up to two (2) miles a day. (Tr. 49). Plaintiff’s counsel then observed that Plaintiff testified he
walks one half (1/2) mile at a time, then takes a break and needs to sit for 15-30 minutes. Id.
The undersigned finds that the RFC is consistent with Plaintiff’s testimony, and Dr.
Moody’s opinion quoted above, and cited by Plaintiff. (Tr. 27-28, 51, 358). The undersigned
agrees with Defendant that allowing Plaintiff the option to change positions every 30 minutes does
not somehow create a requirement that Plaintiff can only sit for 4 hours in an 8-hour workday. See
(Tr. 27, 29). The undersigned does not read the RFC to preclude Plaintiff from sitting for 6 hours,
or more, in a workday.
In short, the undersigned finds Defendant’s arguments persuasive.
Next, Plaintiff asserts that the ALJ erred by failing to accord the appropriate weight to the
opinion evidence. (Document No. 11, pp.8-10). Specifically, Plaintiff contends that the ALJ
“erred in according little weight to the multiple opinions of Dr. Mark Moody, Mr. Clark’s treating
orthopedist.” (Document No. 11, p.9) (citing Tr. 30).
Plaintiff also contends the ALJ failed to give proper weight to Dr. Roger L. Seagle.
(Document No. 11, p.10). Plaintiff then quotes part of the ALJ’s statement about Dr. Seagle’s
opinion. Id. Regarding Dr. Seagle, the ALJ stated the following:
In evaluating all medical opinions, the undersigned has considered
20 CFR 404.1527 and 416.927 and Social Security Ruling 96-2p
and has considered the opinion of Dr. Seagle and gives his opinion
little weight as although the undersigned determines claimant cannot
perform his past work as a corrections officer, Dr. Seagle gave no
functional limitations and only gave a conclusory opinion that relies
too heavily upon claimant's subjective complaints.
Not surprisingly, Defendant contends that the ALJ properly weighed all the medical
opinions. (Document No. 15, pp.5-8). Defendant states that the ALJ considered every medical
opinion of record. (Document No. 15, p.5). Defendant also argues that Plaintiff has provided the
wrong standard – the ALJ is not required to show “persuasive contradictory evidence.” Id.
Defendant notes that the current legal standard articulated by the Fourth Circuit is that “if
a physician’s opinion is not supported by clinical evidence or if it is inconsistent with other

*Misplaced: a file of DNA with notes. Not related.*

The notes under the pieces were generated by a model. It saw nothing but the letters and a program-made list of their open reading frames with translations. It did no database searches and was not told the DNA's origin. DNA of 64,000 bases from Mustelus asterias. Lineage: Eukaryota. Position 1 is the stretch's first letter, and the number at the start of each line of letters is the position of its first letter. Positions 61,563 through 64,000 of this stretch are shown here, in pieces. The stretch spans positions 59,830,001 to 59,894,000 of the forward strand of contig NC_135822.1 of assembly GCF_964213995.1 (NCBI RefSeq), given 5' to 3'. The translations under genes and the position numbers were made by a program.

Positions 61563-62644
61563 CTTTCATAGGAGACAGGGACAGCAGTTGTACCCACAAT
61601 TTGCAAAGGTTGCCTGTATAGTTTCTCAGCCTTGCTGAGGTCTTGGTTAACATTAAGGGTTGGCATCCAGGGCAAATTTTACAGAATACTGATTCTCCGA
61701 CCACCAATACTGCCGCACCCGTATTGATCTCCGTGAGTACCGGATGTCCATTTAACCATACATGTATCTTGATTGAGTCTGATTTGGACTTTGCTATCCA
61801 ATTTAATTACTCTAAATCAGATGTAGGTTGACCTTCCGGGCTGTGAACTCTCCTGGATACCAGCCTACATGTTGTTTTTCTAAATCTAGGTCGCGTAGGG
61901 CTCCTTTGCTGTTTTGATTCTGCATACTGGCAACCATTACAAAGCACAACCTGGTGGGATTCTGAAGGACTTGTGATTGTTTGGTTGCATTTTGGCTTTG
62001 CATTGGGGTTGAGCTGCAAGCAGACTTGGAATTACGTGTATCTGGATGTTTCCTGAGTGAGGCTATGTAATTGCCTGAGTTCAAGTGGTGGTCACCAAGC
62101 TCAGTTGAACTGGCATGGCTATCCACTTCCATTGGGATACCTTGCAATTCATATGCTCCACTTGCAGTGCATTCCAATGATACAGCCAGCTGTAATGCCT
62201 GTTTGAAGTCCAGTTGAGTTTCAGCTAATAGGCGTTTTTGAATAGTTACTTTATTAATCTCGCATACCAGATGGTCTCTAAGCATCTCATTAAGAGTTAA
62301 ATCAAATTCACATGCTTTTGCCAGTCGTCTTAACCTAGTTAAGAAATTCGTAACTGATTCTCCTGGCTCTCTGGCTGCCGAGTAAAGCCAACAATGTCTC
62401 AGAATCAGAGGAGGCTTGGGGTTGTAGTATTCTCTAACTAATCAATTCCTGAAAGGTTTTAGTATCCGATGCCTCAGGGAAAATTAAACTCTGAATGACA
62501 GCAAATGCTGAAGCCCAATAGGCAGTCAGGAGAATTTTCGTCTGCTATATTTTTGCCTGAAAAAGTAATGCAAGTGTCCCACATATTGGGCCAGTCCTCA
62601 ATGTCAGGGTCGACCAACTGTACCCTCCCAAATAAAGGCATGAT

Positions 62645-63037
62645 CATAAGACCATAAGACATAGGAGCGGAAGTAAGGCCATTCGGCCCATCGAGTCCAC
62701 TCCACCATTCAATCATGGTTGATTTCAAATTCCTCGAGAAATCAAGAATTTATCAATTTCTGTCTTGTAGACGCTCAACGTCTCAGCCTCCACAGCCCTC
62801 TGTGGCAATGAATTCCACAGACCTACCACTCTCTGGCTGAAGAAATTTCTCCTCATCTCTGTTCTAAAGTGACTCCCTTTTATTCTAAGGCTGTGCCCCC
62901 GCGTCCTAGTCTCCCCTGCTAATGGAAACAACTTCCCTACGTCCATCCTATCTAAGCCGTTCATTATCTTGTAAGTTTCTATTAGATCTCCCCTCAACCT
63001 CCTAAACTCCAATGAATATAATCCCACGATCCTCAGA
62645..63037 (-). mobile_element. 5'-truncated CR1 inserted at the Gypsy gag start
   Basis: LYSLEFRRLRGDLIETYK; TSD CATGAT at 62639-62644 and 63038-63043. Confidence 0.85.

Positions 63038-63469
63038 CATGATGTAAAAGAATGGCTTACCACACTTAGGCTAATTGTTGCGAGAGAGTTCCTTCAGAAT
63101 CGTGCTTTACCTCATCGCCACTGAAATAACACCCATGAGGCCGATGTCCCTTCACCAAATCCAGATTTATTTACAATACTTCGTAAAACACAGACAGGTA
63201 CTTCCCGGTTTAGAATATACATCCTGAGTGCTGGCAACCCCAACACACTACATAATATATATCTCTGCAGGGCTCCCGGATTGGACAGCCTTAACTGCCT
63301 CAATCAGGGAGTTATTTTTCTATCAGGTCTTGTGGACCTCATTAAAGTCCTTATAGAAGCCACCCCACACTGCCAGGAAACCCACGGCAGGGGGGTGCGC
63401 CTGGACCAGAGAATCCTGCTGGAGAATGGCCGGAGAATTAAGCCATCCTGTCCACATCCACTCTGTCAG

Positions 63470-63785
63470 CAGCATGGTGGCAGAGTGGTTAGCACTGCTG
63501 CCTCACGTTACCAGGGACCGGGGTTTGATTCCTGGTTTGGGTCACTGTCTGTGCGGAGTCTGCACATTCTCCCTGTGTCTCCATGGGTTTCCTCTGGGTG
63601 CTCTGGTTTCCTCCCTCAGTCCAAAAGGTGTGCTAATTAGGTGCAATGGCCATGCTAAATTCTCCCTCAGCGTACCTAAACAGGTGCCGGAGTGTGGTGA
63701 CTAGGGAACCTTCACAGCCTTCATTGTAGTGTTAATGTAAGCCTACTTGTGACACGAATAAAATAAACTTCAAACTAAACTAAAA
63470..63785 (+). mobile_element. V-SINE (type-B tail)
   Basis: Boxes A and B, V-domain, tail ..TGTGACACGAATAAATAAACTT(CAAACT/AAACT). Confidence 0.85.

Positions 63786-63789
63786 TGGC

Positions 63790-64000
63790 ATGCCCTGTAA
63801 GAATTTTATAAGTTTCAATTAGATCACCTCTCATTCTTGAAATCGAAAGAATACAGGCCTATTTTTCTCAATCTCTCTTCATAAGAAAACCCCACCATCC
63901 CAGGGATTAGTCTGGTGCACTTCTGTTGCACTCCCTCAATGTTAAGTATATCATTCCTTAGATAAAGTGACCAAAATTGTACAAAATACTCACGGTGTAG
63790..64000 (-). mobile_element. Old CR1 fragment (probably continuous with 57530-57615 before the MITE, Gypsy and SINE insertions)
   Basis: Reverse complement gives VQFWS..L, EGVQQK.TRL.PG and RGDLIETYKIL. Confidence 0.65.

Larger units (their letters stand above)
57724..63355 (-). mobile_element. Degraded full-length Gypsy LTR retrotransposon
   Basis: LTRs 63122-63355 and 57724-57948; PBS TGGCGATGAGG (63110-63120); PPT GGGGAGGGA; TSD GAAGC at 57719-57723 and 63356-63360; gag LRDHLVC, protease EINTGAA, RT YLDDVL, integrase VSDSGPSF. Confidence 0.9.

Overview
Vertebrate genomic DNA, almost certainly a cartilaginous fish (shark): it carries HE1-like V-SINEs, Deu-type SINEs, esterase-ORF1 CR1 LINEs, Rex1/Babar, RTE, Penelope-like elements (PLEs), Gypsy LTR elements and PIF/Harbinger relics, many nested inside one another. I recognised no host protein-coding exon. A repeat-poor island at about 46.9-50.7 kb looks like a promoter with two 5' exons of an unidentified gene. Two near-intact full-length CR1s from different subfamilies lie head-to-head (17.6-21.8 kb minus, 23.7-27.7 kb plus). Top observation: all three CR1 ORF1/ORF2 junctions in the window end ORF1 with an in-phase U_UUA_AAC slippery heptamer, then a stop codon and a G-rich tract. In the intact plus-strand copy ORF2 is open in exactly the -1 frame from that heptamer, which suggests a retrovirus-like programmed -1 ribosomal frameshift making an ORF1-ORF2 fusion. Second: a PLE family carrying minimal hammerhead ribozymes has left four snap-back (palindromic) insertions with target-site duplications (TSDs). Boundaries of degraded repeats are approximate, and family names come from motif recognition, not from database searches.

substantial evidence, it should be accorded significantly less weight.” (Document No. 15, p.6)
(quoting Craig v. Chater, 76 F.3d 585, 590 (4th Cir. 1996)). “More recently the Circuit has stated
that an ALJ’s determination ‘as to the weight to be assigned to a medical opinion generally will
not be disturbed absent some indication that the ALJ has dredged up ‘specious inconsistencies,’
… or has failed to give a sufficient reason for the weight afforded a particular opinion.’” Id.
(quoting Dunn v. Colvin, 607 Fed. App’x 264, 267 (4th Cir. 2015)).
Defendant concludes that the ALJ performed the required analysis under the regulations
and caselaw, and that Plaintiff has failed to raise “specious inconsistencies” or insufficient
reasoning that would warrant disturbing the ALJ’s opinion. (Document No. 15, p.7).
The undersigned notes that the ALJ described Dr. Moody’s opinions/examinations in
significant detail. (Tr. 28-29). As noted above, it appears that the RFC is actually consistent with
Dr. Moody’s opinion. See (Tr. 27, 358). The ALJ then provided a thoughtful discussion of the
weight to be accorded treating physician opinions and why he gave little weight to the treating
source opinions here. (Tr. 30). The ALJ correctly noted that determinations of disability are
ultimately administrative findings reserved to the Commissioner. (Tr. 29-30).
Based on the foregoing, the undersigned is not persuaded the ALJ erred in his consideration
of the opinion evidence of record.
The Court sincerely appreciates the hearing preparation and oral advocacy of counsel for
both parties. The arguments on March 8, 2018, helped narrow the issues and assisted the
After reviewing the parties’ papers and considering the oral
arguments at the motions hearing, the undersigned is persuaded that the ALJ’s decision is
supported by substantial evidence and applied the correct legal standards.
In short, the undersigned finds that there is “such relevant evidence as a reasonable mind
might accept as adequate to support a conclusion,” and thus substantial evidence supports the
Commissioner’s decision. Richardson v. Perales, 402 U.S. 389, 401 (1971); Johnson v. Barnhart,
434 F.3d 650, 653 (4th Cir. 2005).
As such, the undersigned will recommend that the
Commissioner’s decision be affirmed.
IT IS, THEREFORE, ORDERED that: Plaintiff’s “Motion For Judgment On The
Pleadings Rule 12(c), F.R.Civ. P.” (Document No. 10) is DENIED; the “Commissioner’s Motion
For Summary Judgment” (Document No. 14) is GRANTED; and the Commissioner’s
determination is AFFIRMED.
Signed: March 8, 2018
Disclaimer: Justia Dockets & Filings provides public litigation records from the federal appellate and district courts. These filings and docket sheets should not be considered findings of fact or liability, nor do they necessarily reflect the view of Justia.
Why Is My Information Online?